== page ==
Hum “Family of God” as you read this one
2Corinthians 9: God loves it when the giver delights in the giving.
In spite of Paul having written some pretty stern stuff to them, he remains confident of his good relationship with the Corinthians. In fact, he moves from the topic of his first letter to them to encourage them to be generous in their giving to a special relief offering he’s collecting to be taken to the Christian poor in Jerusalem. If you think about it it’s quite an impressive thing he’s doing. These Gentiles wouldn’t have given a second thought to some Jews living in Jerusalem just a few years earlier. They felt no connection to them and they certainly wouldn’t have considered sending them a relief offering. Now, though, it’s all changed. Their lives are now linked to the lives of people throughout the region. Before it was “us and them” but now it’s all “us.” What has happened? Jesus! His presence in their lives has made them part of a family. These days, they not only know about fellow believers in distant Jerusalem, but they’re willing to send them some of their hard earned cash to help them through hard times. What Paul began so long ago continues to this day as Christians send offerings to people in distant places in the Name of Jesus. God’s people are the most generous people on the face of the earth. The reason, according to Paul, is that we’re behaving like our Heavenly Father who’s the most generous Being there is. We’re part of a great family and our Father has set for us a powerful example of giving. We give to all who are in need, but we’re especially willing to give, even sacrificially, to help our brothers and sisters. “I’m so glad I’m a part of the family of God.”
Take Away: God’s people are wonderfully generous people.
2Corinthians 8: We don’t want anyone suspecting us of taking one penny of this money for ourselves.
Paul’s collecting an offering for the Christian poor in Jerusalem. The idea came from the churches in Macedonia but has now spread throughout the Gentile Church. There’s no pressure as to what individuals give. Paul just urges people to give the best they are able. He does note though, that in spite of the Macedonian Christians going through some hard times of their own that they’ve set the giving bar pretty high. Now, Paul’s sending some folks to Corinth to collect their offering and take it to Jerusalem. He’s quite business like in his approach and wants to assure them that Titus won’t be alone in caring for this money but will be joined by another trustworthy individual in handling it. The Apostle adds that he doesn’t want anyone to have any reason to think he’s skimming expense money off the top of this designated offering. He wants them to be confident that everything they give will go to its designated purpose. As a pastor I’ve always followed Paul’s approach in money matters. I try to stay away from handling church cash if at all possible. Also, in the church we deal with money handling issues using accepted business practices along with a dose of sanctified common sense. Like Paul, we want to handle money and other church assets in such a way that no reasonable person will have reason to question our honesty. Beyond that, of course, we’re well aware that the Almighty sees it all and that someday we’ll stand before him in Judgment.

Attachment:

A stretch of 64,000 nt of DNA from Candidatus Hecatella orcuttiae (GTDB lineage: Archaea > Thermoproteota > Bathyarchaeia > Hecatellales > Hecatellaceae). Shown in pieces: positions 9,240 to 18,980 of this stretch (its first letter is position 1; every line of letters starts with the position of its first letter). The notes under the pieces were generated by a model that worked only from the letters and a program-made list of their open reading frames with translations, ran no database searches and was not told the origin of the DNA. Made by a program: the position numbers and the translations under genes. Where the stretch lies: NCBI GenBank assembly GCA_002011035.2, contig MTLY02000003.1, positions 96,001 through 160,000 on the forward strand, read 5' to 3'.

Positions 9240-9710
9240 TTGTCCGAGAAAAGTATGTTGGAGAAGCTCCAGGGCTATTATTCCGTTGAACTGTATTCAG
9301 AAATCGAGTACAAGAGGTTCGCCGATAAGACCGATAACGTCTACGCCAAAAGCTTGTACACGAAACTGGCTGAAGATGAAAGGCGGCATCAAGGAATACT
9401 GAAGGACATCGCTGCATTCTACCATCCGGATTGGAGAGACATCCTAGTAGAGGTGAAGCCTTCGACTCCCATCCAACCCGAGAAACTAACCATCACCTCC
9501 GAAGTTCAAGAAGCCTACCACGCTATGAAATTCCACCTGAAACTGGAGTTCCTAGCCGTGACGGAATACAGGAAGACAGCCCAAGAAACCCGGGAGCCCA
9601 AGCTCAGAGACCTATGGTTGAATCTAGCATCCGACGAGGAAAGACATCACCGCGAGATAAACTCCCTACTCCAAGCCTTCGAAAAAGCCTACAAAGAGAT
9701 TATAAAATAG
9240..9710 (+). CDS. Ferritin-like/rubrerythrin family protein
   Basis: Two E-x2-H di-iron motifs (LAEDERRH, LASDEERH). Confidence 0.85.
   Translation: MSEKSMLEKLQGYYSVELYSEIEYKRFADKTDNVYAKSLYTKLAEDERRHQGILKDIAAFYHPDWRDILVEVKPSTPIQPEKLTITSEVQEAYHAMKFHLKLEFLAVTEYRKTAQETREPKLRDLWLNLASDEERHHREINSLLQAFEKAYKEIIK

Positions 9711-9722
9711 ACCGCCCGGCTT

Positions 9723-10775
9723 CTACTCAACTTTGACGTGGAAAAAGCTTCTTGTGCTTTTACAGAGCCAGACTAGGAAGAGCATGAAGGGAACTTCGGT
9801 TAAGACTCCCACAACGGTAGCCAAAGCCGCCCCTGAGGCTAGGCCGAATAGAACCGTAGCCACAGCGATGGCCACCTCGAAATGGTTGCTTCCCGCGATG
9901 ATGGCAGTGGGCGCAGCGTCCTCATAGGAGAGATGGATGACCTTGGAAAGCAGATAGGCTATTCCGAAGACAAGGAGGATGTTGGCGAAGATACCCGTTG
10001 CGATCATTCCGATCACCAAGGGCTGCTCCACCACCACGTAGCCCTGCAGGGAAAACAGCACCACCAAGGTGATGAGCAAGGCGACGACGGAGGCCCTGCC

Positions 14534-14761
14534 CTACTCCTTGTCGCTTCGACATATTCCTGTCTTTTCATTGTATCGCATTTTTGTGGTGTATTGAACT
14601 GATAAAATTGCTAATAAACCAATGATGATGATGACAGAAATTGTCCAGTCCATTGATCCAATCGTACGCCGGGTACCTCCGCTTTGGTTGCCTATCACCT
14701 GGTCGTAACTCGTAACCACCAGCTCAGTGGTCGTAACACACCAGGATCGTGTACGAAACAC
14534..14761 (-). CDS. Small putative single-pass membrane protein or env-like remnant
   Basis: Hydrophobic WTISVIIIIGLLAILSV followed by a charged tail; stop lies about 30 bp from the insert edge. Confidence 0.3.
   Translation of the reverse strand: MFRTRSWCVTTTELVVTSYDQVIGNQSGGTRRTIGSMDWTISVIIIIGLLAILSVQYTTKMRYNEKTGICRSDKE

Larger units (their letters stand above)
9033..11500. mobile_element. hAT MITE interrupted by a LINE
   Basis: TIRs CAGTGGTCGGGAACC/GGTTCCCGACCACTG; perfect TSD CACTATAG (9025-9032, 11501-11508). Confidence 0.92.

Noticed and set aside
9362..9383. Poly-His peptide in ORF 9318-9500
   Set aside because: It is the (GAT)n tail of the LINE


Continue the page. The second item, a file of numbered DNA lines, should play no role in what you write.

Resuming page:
Take Away: Good business practices are good business for the church.
A little dirty, but no worse for wear
Matthew 25: It’s criminal to live cautiously like that!
A wealthy man is going on a long trip and in preparation for leaving he assigns three trusted servants to handle his investments for him while he’s gone. He doesn’t take his assets and divide them by three. Instead, he entrusts his servants with differing amounts based on their capabilities of handling such responsibilities. The most gifted (and trusted) servant comes through with flying colors. The next servant does just as well with the smaller amount placed under his control. The third servant, though, is a miserable failure. He wasn’t considered to be especially capable in the first place, but the wealthy man took that into consideration by giving him less responsibility. The third servant, though, doesn’t even try. He hides the money and waits for the day of accounting. This approach angers the wealthy man and it’s the undoing of the third servant who’s thrown out. He isn’t fired because he didn’t do as well with his money as did the first servant. Rather, he’s thrown out for doing nothing with the resources placed in his hands. In the Kingdom of God, we’re valued based on our faithfulness rather than our capability. Had the most gifted servant hidden the larger amount placed in his care he would have been the one thrown out. Had this third servant returned with even meager interest he would have been commended for a job well done. The thing that concerns me today isn’t that I see some who have greater ability and more high profile positions in the Kingdom of God. My concern is that I be faithful with what the Lord has given me. I don’t want to face God with empty hands.